2021 Sao Paulo Grand Prix strategy guide

Lewis Hamilton can win the Sao Paulo Grand Prix — an ordinarily unremarkable statement made extraordinary by the last 24 hours in Formula 1.

In a do-or-die weekend for Hamilton’s title aspirations he’s been blessed with the fastest car and cursed with two penalties. The first was predictable: a five-place Sunday grid drop for yet another internal combustion engine, Mercedes’s Achilles heel in the season run-in.

But the second was more extreme: exclusion from Friday qualifying after his rear win failed post-session scrutineering.

It took close to a full day for the stewards to eventually decide on the team’s guilt and what amounted to a back-of-grid penalty — a painful 20 places given Hamilton qualified fastest — in what Toto Wolff described as a break with standard regulatory standard practice that would have allowed his team to repair the apparent damage that led to the non-compliance.

Fortunately for Mercedes and any fan of racing, Sao Paulo is a sprint weekend.

The to-date lukewarm 100-kilometre race was enlivened by Hamilton starting from the back in the field’s fastest car, and having not set himself a finishing target, the Briton fully unleashed, with 15 overtakes in 30 minutes to end the race fifth.

It was damage limitation on an extreme scale. it’s dampened somewhat by the need to now serve a five-place penalty for the engine change on Sunday’s grid, but if Mercedes wields anything like its pace on Saturday during the grand prix, making up 10 places in three times as many laps should be a walk in the park — an action-packed one, anyway — for the seven-time champion.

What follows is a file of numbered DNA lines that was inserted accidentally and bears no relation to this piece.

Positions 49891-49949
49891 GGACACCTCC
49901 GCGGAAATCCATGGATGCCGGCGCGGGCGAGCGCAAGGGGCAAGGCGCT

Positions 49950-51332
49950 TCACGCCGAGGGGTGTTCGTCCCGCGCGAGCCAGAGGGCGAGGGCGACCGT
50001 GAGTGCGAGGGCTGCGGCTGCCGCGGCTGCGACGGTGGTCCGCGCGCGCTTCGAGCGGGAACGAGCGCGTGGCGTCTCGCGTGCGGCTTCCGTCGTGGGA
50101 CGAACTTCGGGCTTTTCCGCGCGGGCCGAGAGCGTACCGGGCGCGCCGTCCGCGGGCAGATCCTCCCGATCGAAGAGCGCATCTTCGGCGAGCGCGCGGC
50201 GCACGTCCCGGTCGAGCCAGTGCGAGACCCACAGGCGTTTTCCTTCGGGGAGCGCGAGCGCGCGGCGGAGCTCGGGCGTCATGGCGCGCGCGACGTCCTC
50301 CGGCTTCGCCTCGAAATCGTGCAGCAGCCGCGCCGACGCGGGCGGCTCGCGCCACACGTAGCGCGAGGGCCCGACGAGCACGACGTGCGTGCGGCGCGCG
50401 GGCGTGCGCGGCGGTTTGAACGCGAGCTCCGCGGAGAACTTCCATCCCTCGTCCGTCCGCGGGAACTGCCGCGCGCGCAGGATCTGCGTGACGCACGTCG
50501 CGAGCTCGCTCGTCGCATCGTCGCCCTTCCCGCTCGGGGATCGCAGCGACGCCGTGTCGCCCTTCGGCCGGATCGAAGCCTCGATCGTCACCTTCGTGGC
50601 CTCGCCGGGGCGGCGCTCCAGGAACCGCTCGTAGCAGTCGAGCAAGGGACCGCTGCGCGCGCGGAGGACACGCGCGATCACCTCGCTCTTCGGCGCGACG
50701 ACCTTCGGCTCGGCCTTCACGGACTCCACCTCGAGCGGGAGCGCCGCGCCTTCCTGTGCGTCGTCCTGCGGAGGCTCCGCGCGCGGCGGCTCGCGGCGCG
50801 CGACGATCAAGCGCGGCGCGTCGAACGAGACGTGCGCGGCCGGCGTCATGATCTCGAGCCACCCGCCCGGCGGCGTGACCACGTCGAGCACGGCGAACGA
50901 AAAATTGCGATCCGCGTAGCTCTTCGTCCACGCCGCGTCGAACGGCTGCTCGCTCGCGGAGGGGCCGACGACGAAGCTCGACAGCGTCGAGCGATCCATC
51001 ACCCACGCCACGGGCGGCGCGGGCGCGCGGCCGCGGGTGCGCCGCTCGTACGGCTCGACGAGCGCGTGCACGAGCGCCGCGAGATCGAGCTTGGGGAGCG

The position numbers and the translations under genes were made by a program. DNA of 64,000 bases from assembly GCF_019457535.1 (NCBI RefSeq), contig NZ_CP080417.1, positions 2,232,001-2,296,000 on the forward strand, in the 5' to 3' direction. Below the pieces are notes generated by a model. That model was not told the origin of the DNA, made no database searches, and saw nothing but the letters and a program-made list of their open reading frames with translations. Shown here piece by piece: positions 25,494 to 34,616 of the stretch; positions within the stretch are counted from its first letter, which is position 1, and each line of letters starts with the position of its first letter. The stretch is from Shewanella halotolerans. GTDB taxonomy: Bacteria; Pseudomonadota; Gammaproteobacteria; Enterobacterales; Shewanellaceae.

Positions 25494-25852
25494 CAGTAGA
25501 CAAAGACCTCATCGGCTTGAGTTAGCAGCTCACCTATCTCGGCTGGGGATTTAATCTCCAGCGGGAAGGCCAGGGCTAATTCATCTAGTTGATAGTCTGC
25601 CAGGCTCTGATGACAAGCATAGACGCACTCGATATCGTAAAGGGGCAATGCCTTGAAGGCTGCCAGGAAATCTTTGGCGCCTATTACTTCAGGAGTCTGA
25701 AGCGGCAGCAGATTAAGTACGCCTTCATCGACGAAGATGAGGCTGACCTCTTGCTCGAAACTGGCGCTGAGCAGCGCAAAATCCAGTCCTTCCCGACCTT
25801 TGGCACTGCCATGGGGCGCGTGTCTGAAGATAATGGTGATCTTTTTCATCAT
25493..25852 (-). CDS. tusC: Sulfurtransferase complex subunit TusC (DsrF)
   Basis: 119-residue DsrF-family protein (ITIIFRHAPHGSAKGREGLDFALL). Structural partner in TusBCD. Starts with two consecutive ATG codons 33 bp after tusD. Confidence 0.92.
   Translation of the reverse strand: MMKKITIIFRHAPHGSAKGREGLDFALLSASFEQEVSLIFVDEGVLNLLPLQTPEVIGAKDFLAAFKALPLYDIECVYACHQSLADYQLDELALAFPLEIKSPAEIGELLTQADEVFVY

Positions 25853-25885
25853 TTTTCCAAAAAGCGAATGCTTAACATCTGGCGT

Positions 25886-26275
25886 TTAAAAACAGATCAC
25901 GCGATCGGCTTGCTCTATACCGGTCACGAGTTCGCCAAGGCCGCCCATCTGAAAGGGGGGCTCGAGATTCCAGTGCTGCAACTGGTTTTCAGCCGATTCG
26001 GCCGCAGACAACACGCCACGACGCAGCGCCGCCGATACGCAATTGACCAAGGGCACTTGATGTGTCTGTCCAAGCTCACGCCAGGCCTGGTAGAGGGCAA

1 Valtteri BOTTAS 29:09.559
2 Max VERSTAPPEN +1.170
3 Carlos SAINZ +18.723
4 Sergio PEREZ +19.787
5 Lando NORRIS +22.558
6 Charles LECLERC +25.056
7 Pierre GASLY +34.158
8 Esteban OCON  +34.632
9 Sebastian VETTEL +34.867
10 Lewis HAMILTON Penalty
11 Daniel RICCIARDO +35.869
12 Fernando ALONSO +36.578
13 Antonio GIOVINAZZI +41.880
14 Lance STROLL +44.037
15 Yuki TSUNODA +46.150
16 Nicholas LATIFI +46.760
17 George RUSSELL +47.739
18 Kimi RAIKKONEN +50.014
19 Mick SCHUMACHER +1:01.680
20 Nikita MAZEPIN +1:07.474



Laps: 71

Distance: 4.309 kilometres

Corners: 15

Lap record: 1:10.540 (Valtteri Bottas, Mercedes, 2018)

Track record: 1:07.281 (Lewis Hamilton, Mercedes, 2018)


Lateral load: medium

Tyre stress: medium

Asphalt grip: medium

Asphalt abrasion: medium


Traction: high

Braking: medium

Downforce: high



Safety car probability: 60 per cent

Pit lane speed: 80 kilometres per hour

Pit lane length: 392 metres

Pit lane time loss: 18.6 seconds

Fuel consumption: low


Tyres: C2 (hard), C3 (medium), C4 (soft)

Estimated tyre delta

Hard–medium: 0.4 seconds

Medium–soft: 0.3 seconds



Potentially to Hamilton’s advantage is Valtteri Bottas, who smoked Max Verstappen at the start of the sprint to win the short race and put himself on pole for the grand prix. If the Finn can avoid Verstappen doing to him what he did to the Dutchman on Saturday and hold the lead, he’ll have the opportunity to control the pace and ease Hamilton’s way in the first stint.

Of course defensive driving isn’t Bottas’s strong suit — remember only last week his feeble defence of the fast-starting Verstappen in Mexico or similarly rear-guard battles with the Dutchman in France or the Netherlands — but he should have the straight-line speed to at least fend off the obvious turn-one overtake to keep Hamilton within striking distance to the first pit stop window.

Also working in Hamilton’s favour is the tight midfield battle for constructors points. Ferrari, McLaren, Alpine and AlphaTauri all would have witnessed his pace and understood trying to keep him behind for any amount of time would only disadvantage them in their own battle amongst themselves for third and fifth in the standings respectively. He won’t be waved through, but resistance will probably be less than full blooded.